Rose Bowl Has Blossomed Under the Upbeat Dunn

Photo by Melissa Kobe / OUTLOOK Darryl Dunn is flanked by Rose Bowl colleagues Dedan Brozino and Jens Weiden during a recent event honoring legendary broadcaster Keith Jackson.
Photo by Melissa Kobe / OUTLOOK
Darryl Dunn is flanked by Rose Bowl colleagues Dedan Brozino and Jens Weiden during a recent event honoring legendary broadcaster Keith Jackson.

One month after hosting its most important event of the year, the Rose Bowl is a much quieter stadium on an afternoon in February. There are no cheering fans in the seats and the football yard lines on the grass have begun to fade.
Rose Bowl General Manager and CEO Darryl Dunn finds serenity in this atmosphere, as it offers him time to reflect on his immense responsibility to the iconic venue.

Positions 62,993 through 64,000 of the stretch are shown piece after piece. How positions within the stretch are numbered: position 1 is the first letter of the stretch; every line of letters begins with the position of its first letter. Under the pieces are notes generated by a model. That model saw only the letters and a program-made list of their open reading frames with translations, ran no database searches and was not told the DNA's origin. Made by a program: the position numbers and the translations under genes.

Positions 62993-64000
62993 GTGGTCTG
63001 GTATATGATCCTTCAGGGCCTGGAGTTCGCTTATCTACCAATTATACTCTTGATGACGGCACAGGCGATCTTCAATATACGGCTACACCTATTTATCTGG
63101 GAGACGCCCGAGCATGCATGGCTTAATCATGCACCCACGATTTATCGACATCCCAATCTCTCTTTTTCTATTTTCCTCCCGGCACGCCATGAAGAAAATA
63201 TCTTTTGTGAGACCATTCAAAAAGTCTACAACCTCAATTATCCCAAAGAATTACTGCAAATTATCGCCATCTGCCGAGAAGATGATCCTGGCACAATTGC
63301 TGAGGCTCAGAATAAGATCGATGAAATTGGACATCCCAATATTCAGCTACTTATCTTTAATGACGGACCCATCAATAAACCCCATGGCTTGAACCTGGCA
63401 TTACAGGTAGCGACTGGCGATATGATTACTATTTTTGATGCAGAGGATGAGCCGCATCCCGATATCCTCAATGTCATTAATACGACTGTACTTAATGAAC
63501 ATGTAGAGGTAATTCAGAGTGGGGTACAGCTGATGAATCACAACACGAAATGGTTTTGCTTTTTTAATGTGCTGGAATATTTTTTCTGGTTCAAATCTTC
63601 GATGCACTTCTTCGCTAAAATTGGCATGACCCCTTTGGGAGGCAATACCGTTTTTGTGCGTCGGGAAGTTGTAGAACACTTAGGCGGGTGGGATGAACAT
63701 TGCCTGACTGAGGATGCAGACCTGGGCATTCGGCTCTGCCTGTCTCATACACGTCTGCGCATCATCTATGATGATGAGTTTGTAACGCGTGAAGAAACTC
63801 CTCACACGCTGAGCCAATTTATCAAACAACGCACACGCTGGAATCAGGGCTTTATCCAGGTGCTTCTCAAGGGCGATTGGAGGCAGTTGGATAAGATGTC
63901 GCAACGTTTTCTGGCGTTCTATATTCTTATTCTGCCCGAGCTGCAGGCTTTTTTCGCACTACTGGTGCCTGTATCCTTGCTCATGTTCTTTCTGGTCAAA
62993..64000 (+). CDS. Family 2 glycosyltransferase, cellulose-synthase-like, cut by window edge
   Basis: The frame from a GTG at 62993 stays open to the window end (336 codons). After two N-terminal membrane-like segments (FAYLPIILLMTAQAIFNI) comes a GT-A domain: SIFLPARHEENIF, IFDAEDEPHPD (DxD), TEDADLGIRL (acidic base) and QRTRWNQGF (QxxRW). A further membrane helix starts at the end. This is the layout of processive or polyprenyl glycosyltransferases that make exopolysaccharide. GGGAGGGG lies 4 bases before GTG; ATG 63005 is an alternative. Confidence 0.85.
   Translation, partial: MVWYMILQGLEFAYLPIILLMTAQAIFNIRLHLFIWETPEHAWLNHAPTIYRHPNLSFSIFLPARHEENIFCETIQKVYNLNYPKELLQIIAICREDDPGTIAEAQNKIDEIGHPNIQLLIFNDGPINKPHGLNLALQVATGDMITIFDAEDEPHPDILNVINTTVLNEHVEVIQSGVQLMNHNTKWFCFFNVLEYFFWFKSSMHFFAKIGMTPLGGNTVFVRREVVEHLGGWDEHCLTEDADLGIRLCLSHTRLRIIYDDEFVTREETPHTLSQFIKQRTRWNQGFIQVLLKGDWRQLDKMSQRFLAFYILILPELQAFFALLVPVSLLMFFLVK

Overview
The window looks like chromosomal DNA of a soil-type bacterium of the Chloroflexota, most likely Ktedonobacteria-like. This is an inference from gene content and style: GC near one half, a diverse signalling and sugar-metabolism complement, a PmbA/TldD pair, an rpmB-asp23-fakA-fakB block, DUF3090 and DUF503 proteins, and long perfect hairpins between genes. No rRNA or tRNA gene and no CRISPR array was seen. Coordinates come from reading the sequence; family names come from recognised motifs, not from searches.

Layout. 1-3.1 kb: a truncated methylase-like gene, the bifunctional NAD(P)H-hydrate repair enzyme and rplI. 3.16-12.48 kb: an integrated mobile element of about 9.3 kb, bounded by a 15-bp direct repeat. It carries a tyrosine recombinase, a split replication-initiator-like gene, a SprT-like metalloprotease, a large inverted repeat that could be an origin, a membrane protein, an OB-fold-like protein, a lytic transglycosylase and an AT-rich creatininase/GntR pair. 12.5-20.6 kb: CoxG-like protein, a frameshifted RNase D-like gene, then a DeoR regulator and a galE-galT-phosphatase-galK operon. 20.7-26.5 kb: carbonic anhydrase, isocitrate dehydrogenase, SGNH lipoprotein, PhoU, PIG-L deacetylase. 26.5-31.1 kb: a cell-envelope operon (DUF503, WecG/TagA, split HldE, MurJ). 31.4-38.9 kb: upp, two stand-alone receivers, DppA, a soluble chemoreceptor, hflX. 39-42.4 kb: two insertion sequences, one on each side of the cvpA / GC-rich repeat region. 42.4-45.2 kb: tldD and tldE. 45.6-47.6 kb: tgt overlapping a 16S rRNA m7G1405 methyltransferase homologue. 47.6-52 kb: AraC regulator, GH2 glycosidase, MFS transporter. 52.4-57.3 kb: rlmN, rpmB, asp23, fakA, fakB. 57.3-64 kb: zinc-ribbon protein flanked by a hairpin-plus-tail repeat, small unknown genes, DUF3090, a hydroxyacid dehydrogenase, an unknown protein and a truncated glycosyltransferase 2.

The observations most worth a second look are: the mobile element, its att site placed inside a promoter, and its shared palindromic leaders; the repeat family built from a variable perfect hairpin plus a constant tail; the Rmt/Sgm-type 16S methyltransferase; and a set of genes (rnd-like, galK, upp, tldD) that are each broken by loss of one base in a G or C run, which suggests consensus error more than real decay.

Photo by Nick Ostiller / OUTLOOK Rose Bowl General Manager and CEO Darryl Dunn has been responsible for overseeing all aspects of the iconic Pasadena facility for the past 17 years.
Photo by Nick Ostiller / OUTLOOK
Rose Bowl General Manager and CEO Darryl Dunn has been responsible for overseeing all aspects of the iconic Pasadena facility for the past 17 years.

“I think I have the role of being a bit of a guardian for it,” said Dunn, whose duties include contract negotiations for prospective events, maintaining relationships with existing tenants and strategic planning, to name a few. “The stadium, it’s not just a building. It is history. All of our jobs are just to take care of it and try to look out for its future. … Frankly, if somebody’s trying to do something that’s not in the Rose Bowl’s best interest, we get upset. We want to look out for it like you look out for your kids. You try to help set them up to be successful in the long run, and that’s what we always try to do.”